I don’t think it follows that the Scottish Government can simply assume that the people of Scotland are all going to fall in behind them when it comes to an election where we’re debating the future of Scotland after that.Jacskon Carlaw
If Jackson Carlaw had stopped talking at that point then he would have looked considerably less pathetic. To say that no political party can take the voters for granted is merely to state the obvious. Although it does no harm for politicians to be reminded of this. Few things serve democracy so well as the shoogly peg.
But, of course, Carlaw couldn’t leave it there. He had to strut his stuff as Scotland’s leading British Nationalist. He had to establish his credentials as the figurehead of the British Nationalist cause in Scotland. He had to respond to the urging of his insecurity. And so he went on to do exactly what he was warning others against. He makes sweeping and simplistic assumptions about voters’ motivations.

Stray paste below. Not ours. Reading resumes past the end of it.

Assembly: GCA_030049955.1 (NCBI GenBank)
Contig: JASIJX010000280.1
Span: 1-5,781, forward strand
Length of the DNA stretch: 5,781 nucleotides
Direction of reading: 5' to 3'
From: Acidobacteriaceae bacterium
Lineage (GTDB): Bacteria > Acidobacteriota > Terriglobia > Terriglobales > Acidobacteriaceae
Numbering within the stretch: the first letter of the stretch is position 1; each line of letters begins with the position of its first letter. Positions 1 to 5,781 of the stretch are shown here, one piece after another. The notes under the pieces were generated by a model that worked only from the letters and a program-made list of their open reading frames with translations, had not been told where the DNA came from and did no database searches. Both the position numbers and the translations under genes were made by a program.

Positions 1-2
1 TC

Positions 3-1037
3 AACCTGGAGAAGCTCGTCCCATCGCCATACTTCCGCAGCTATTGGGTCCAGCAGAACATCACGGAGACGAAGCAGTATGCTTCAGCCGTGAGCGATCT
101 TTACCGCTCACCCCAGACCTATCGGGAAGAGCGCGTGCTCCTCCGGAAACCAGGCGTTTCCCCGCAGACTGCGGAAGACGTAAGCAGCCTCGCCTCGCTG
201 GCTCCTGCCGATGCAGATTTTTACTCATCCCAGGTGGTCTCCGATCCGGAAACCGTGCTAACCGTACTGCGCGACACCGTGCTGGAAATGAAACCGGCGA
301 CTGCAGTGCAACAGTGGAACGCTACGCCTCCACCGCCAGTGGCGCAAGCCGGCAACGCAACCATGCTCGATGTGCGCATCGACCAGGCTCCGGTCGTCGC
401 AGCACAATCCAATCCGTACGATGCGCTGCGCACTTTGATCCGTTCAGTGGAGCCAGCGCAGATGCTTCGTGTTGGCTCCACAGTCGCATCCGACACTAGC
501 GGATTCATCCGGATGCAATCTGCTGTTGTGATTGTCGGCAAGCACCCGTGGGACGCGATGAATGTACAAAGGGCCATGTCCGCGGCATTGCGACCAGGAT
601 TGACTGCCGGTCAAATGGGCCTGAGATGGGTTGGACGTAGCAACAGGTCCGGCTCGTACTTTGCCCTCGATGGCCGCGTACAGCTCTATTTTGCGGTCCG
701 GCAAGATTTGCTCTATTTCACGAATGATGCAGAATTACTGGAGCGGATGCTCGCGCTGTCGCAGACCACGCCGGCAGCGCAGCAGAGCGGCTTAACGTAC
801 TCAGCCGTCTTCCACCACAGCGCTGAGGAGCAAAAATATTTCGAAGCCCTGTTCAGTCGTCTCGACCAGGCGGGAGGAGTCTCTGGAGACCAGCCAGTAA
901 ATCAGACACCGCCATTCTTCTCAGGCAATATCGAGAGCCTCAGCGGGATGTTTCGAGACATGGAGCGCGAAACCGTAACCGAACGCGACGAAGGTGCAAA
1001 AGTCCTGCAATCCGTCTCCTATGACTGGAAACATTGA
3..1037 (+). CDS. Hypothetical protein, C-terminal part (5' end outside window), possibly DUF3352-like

I am not about to fall into the same error. But I strongly suspect that the people of Scotland may be setting their sights rather higher than Carlaw can possibly be comfortable with. I seriously doubt if, having been told that the Covid-19 pandemic changes everything, they are going to settle for some minor tweaks and cosmetic changes that leave the old order intact.
Carlaw’s words should serve as a warning to us. As Scotland emerges from the pandemic the British propaganda machine will be devoted to persuading us yet again that we should settle for less than we might have. That we should be less than we might be. That we should once again shy away from an opportunity to break the structures of power, privilege and patronage which advantage the few at incalculable cost to the many.
Decide now how you intend to respond to the efforts of Carlaw and his ilk to drag us back to “business as usual”.
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